Adolfo Guzman-Lopez Education Reporter
Adolfo Guzman-Lopez is an education reporter for KPCC. He's been a reporter at the station since 2000.
After college, in the mid-1990s, Guzman-Lopez began reporting freelance arts and culture stories, mostly about the red-hot rock en español scene, to the San Diego Union-Tribune, the Chicago Tribune, and the Tijuana newspaper La Tarde. He got his first public radio job at KPBS-FM in San Diego in 1996 as a news talk show producer. He freelanced radio features to Latino USA, Marketplace and other national shows. At KPBS he hosted and produced a daily, Gen-X arts and culture show called "The Lounge" which featured in-studio performances by Howard Jones and Sean Lennon with the band Cibo Matto.
Guzman-Lopez's reporting at KPCC has included the South Gate city hall corruption scandal; the L.A. mayoral campaigns of James Hahn and Antonio Villaraigosa; the SB1070 protests in Phoenix, the 2007 May Day melee; and coverage of L.A. Unified Superintendents Roy Romer, David Brewer, Ramon Cortines, and John Deasy.
Guzman-Lopez was born in Mexico City and grew up in Tijuana and San Diego.He now lives in Long Beach with his wife and two kids and is always open to hear traffic tips for the 110, 710, or the 5 freeways to downtown L.A.
Stories by Adolfo Guzman-Lopez
Last year, California legislators made an unprecedented change to public school funding. They removed restrictions on dozens of funding sources so school districts could use that money to balance budgets soaked with red ink. The state’s Legislative Analyst’s Office released survey results that shed light on the effects of the change.
The $1 billion project to widen and improve the 405 Freeway through LA’s Sepulveda Pass involves demolishing and rebuilding three bridges over the freeway.
The University of Southern California announced yesterday a new dean will take over its art school in August.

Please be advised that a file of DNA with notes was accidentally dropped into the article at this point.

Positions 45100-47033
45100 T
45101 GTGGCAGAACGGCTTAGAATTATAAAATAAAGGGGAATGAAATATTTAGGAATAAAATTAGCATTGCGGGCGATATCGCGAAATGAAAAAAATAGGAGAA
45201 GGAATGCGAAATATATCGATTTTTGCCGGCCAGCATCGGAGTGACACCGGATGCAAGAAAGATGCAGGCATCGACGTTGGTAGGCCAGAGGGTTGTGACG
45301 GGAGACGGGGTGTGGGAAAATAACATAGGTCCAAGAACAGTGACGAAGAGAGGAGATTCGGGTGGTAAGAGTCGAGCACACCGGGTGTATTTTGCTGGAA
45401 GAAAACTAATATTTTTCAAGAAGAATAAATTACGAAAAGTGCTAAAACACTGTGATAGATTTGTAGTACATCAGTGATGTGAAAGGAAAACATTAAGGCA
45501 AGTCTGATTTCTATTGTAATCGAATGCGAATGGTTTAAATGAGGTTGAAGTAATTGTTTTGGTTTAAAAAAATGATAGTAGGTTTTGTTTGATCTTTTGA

Costa Mesa Mayor Allan Mansoor said today he’ll submit a proposal to the City Council to study a further crackdown on illegal immigrants within city limits.
A tentative agreement reached late last night between Capistrano Unified’s teachers union and administrators ended a district-wide strike today.
Students and teachers in the Capistrano Unified School Teacher are back in the classrooms this morning. The Capistrano Unified School District announced late last night that it has reached a tentative agreement with teachers, who’ve been on strike since last Thursday over pay and benefit cuts. (Audio: KPCC’s Shirley Jahad talks to Anna Bryson, president of the Capistrano Unified School District Board, about the tentative agreement.)
Members of the Capistrano Unified Education Association (CUEA) ended a third day on strike with a boisterous rally filled with the chants and cheers of nearly 2,000 teachers. Before she closed the rally to the public, teachers’ union president Vicki Soderberg told a packed gymnasium at Saddleback College, “Never in my entire life have I been more proud to be a member of CUEA.” The crowd roared in approval.
[Updated] Capistrano Unified teachers union officials have reported talks have ceased for today, adding they will resume Saturday afternoon at 1 p.m. Officials said Capistrano teachers are still on strike and if no settlement is reached this weekend, teachers will resume walking the picket lines Monday.
As a teacher's strike continued throughout the day, a Capistrano Unified School District spokeswoman reported huge absences at the district's six high schools during today's teachers' strike. Twenty percent of high school students showed up to school; 59 percent of middle school students didn't show. At elementary schools 52 percent of students were absent.
At a middle school in Watts today, Governor Arnold Schwarzenegger announced he’s supporting a state bill that would do away with seniority as the main consideration in teacher placement and layoff decisions.
Leaders at the Capistrano Unified Education Association (CUEA) gave school district administrators today a list of conditions to comply with by 5:00 p.m. tomorrow if they want to avert a strike by the 2,200-member union.
Capping nearly a year of unproductive negotiations over salary cuts to help close their school district’s budget deficit, members of the 2,200-strong Capistrano Unified Education Association began voting yesterday whether to give their union’s leaders authority to order a strike.
Months of friction about a seemingly innocent Los Angeles ethnic neighborhood designation came to a head at L.A. City Hall today.
The teachers union at the Capistrano Unified School District has called for a Thursday afternoon, closed-door meeting at which members will debate whether to go on strike.
Preliminary layoff notices are forcing thousands of public school teachers to ponder choices about employment, housing, and family. That's the situation fourth-year teacher Jenna Landero has found herself in this year.